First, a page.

Australia will play the second Test match against The West Indies in the on-going Test series at Sabaina Park, Jamaica starting on 11th June. This ground has been a witness to a lot of cricket records being made and broken and has a special place as far as history goes. Once again this ground will be in news as the Aussies wil try to wrap up the series in their favour. A win or a draw will grant them the series. Now what kind of resistance the Caribbeans can put up will be worth watching.
Lets go through the history and current happenings in Sabaina Park.
Ends: Blue Mountains End, Headley Stand End
Home Team: Jamaica, West Indies
Test History: 47 Tests; 23 home wins; 11 away wins; 13 draws
Last 10 Tests: 5 home wins; 5 away wins
Last 10 tosses: 9 batted first (4 wins, 5 defeats); 1 bowled first (1 win)
Overview : Situated in a somewhat suburban part of Jamaica’s capital Kingston, Sabina Park has a rich history and a mean reputation to match the island’s tough capital.
Its location in the city’s driest microclimate resulted in the hardest and fastest surface in the Caribbean for many years, making it a fearsome place for visiting sides facing up to unrelenting Windies quicks. But the pitch has slowed in recent times, and attempts to reverse the trend through re-laying the wicket have for the most part proved fruitless.
This change is mirrored in the stands, which underwent a significant upgrade for the 2007 World Cup. The capacity of the ground was increased from 15,000 to 20,000 as new concrete stands were erected, but this came at a cost. Views of the picturesque Blue Mountains to the north of the ground were lost to patrons in the George Headley Stand, while the popular ‘Mound’ Stand in the East was replaced by the ‘Party Stand’.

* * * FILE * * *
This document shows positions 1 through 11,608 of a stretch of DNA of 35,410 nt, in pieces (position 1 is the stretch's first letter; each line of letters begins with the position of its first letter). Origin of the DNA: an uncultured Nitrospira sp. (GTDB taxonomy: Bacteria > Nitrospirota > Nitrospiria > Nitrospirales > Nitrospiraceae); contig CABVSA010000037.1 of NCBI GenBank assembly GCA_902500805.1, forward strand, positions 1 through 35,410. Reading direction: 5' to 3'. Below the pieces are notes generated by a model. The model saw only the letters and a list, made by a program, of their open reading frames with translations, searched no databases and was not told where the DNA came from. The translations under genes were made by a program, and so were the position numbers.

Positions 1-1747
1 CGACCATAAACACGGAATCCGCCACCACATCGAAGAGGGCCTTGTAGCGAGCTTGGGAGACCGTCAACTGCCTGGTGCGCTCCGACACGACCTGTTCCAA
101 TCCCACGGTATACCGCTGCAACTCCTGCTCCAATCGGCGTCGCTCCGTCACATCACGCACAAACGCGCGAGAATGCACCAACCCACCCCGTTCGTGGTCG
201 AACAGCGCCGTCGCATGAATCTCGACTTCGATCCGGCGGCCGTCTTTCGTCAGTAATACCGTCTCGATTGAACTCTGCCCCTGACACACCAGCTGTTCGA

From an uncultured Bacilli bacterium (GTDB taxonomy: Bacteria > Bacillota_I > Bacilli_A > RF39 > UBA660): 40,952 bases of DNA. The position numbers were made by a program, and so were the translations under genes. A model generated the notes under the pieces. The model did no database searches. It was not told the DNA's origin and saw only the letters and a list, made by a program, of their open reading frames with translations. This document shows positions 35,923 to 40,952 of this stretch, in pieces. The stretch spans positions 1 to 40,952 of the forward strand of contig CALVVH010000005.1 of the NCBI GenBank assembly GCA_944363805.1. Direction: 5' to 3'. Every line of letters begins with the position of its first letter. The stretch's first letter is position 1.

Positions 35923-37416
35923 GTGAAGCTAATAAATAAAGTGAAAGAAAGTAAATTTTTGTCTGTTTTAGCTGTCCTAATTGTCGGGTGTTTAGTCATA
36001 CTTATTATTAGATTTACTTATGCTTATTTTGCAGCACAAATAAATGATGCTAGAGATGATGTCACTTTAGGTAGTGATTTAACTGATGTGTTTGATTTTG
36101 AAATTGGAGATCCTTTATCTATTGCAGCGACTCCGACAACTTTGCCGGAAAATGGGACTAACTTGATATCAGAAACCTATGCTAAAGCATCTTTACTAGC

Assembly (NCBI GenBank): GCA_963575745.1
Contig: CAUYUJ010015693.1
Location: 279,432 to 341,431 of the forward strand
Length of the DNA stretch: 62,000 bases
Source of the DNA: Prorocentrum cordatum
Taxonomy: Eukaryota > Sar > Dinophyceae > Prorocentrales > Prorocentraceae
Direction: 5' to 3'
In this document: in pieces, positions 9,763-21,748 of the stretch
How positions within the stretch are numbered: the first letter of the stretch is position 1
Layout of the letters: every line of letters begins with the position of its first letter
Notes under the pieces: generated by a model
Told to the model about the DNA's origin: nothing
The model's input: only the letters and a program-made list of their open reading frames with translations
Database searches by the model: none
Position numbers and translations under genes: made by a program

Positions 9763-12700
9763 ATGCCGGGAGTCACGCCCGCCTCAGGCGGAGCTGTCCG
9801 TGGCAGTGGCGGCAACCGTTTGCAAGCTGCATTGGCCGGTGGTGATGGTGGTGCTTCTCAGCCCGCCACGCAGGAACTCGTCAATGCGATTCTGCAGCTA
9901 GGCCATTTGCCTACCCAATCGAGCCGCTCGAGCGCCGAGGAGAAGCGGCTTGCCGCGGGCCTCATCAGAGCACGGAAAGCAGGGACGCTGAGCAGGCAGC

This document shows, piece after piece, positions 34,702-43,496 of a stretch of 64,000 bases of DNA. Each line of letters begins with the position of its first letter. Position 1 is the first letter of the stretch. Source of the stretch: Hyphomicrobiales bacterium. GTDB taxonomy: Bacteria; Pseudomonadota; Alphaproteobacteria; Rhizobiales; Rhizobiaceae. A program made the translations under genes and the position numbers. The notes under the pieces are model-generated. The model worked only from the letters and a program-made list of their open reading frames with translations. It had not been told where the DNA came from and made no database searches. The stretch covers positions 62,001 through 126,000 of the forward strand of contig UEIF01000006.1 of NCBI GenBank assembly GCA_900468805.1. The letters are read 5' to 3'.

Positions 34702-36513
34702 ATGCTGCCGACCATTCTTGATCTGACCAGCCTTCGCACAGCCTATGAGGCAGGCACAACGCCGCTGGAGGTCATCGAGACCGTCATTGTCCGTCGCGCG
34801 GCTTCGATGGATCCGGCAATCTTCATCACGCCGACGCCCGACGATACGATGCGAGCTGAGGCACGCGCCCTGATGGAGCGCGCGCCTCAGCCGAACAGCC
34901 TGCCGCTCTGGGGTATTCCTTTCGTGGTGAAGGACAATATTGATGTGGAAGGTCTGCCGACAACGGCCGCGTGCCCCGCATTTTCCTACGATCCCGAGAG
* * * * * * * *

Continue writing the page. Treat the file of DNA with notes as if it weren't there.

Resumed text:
Fortunately the members pavilion, a charming old wooden building which lies square of the wicket on the West side, remained untouched. Legend has it that no member is allowed to utter a woman’s name in the pavilion or else he must buy drinks for everyone there, a tradition which stems from an unfortunate incident where a man mentioned a lady’s name in reference to having had a liaison with her. The lady’s husband happened to be sitting right behind him.
The ground hosted its first Test in 1930 during the West Indies’ first home series, and has since seen contrasting fortunes from the first Test triple hundred (by Andy Sandham 325 in 1930) to Sir Garfield Sobers’ then-record 365 not out against Pakistan, to the embarrassment suffered when the 1998 Test between England and West Indies was abandoned on the first day with the pitch deemed too dangerous to the batsmen. And then there’s England’s disastrous 51 all out in 2009, of course.
Last Time Out: The most recent Test at Sabina Park was a year ago, when the West Indies lost to New Zealand by 186 runs late on day four. While the Kiwis made hay in their first innings, scoring more than 500 runs, the wicket deteriorated to help the bowlers.